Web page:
Democrats charged that Brown's temperament is radical and her views nutty. In her defense, Senate Republicans had a good deal to say. Most interesting, though, is what they did not say. With only few and brief exceptions, they were unwilling to defend her philosophy.

They recounted her life story. (Can you say "sharecropper's daughter" 898 times?) They listed endorsements. They harped on the 76 percent vote she won in a 1998 state retention election. (Absent scandal, that kind of support is standard for judges in unopposed retention elections. Anyway, if a majority of Californians can't be wrong, can we look forward to Republicans' revising their positions on medical marijuana and stem-cell research?)

A frequent refrain was that nominees should not be disqualified for using, as Judiciary Committee Chairman Arlen Specter, R-Pa., put it, "colorful phraseology." Said the chairman, "It is true that she has made undiplomatic statements, but she is not in the State Department." Sen. Mitch McConnell (R-Ky.), debuted a theory of judicial confirmation that Democrats may have occasion to quote back to him: "We ought not [to] hold against nominees—particularly those who have written a good bit, published a good bit—their provocative statements."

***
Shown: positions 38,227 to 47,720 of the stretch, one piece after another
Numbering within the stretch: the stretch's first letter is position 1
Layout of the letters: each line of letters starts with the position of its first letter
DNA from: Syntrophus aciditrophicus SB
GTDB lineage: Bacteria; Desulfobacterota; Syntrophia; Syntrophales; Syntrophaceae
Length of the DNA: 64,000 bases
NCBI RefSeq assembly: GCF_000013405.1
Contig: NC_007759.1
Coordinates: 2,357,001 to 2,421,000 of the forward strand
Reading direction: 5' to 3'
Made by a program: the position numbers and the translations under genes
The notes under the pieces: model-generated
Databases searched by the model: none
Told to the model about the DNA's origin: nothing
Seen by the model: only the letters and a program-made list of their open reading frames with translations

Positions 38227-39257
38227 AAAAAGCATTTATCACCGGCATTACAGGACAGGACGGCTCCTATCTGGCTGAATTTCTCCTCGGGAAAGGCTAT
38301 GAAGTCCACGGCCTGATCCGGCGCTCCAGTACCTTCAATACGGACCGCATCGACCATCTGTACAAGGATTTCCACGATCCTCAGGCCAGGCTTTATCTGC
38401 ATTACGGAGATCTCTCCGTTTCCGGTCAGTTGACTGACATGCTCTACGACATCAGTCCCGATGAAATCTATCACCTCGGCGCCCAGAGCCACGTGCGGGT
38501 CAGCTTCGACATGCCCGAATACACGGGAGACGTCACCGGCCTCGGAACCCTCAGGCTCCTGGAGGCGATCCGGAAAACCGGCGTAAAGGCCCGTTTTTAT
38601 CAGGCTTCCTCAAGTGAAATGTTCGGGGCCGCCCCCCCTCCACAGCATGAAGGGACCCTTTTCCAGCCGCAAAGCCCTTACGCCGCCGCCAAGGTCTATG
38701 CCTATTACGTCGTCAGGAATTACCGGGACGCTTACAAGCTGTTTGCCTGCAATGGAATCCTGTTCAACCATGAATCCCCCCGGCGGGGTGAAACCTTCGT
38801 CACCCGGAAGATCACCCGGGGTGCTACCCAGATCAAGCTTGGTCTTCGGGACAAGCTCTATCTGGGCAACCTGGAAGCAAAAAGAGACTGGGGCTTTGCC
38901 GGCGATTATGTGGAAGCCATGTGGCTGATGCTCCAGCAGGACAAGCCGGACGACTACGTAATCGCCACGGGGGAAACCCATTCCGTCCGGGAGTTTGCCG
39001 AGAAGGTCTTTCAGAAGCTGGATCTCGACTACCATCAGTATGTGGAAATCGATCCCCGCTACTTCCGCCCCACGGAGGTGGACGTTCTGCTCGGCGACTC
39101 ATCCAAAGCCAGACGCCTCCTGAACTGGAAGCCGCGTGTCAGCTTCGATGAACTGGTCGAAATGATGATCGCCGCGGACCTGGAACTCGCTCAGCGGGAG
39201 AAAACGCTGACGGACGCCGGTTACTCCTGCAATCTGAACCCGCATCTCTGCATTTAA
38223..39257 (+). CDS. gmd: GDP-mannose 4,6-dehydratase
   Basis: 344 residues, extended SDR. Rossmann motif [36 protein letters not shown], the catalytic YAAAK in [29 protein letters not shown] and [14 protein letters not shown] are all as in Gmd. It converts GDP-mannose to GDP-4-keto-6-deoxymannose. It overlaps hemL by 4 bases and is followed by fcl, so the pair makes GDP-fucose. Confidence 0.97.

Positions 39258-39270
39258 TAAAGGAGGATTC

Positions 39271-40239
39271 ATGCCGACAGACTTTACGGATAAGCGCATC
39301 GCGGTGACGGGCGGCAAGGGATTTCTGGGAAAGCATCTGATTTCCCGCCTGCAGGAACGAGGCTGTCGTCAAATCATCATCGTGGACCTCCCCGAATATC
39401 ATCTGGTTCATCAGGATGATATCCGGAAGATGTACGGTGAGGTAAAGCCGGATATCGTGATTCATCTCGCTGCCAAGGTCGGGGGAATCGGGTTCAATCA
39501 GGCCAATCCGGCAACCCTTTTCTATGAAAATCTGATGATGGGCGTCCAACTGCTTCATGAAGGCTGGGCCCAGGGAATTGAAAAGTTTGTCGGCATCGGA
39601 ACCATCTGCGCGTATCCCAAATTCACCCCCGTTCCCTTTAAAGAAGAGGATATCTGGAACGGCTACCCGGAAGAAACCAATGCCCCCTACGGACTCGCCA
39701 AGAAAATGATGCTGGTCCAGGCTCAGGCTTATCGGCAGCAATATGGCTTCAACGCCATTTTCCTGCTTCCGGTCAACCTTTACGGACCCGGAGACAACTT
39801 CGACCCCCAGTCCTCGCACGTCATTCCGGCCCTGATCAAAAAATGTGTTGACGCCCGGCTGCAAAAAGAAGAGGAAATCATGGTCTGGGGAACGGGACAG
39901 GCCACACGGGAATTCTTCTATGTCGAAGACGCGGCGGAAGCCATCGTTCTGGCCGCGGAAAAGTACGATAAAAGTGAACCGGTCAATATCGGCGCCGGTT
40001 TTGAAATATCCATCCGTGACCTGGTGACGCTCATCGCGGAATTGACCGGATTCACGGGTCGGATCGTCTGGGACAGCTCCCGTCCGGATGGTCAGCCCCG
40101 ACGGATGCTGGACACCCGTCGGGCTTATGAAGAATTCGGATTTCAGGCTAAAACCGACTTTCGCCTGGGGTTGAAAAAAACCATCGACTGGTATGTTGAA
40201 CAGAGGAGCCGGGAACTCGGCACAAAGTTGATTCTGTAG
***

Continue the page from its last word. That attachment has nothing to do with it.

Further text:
They and other senators went on to argue that Brown's personal opinions should be distinguished from her judicial philosophy, which is one of restraint. The New Deal, they affirmed, will be safe in her hands. They noted that Brown has frequently written or joined in rulings that uphold government programs and regulations.

This is true. Writing for the majority in a 2000 case, for example, she upheld an assault-weapons ban that she openly detested. The legislature, she said, needed leeway to enact unfair and ineffective laws as long as it did not unduly burden individual or minority rights.

On the other hand, to claim, as Republicans did, that Brown's firebrand rhetoric reflects (a) mainstream opinion that (b) she won't act upon is as disingenuous as it is incoherent. "She has certainly expressed more sympathy for Lochner"—a 1905 Supreme Court decision, subsequently overturned, holding that property rights trumped government regulation—"than is currently respectable in mainstream legal circles," says David Bernstein, a George Mason University law professor who is sympathetic to Brown's views.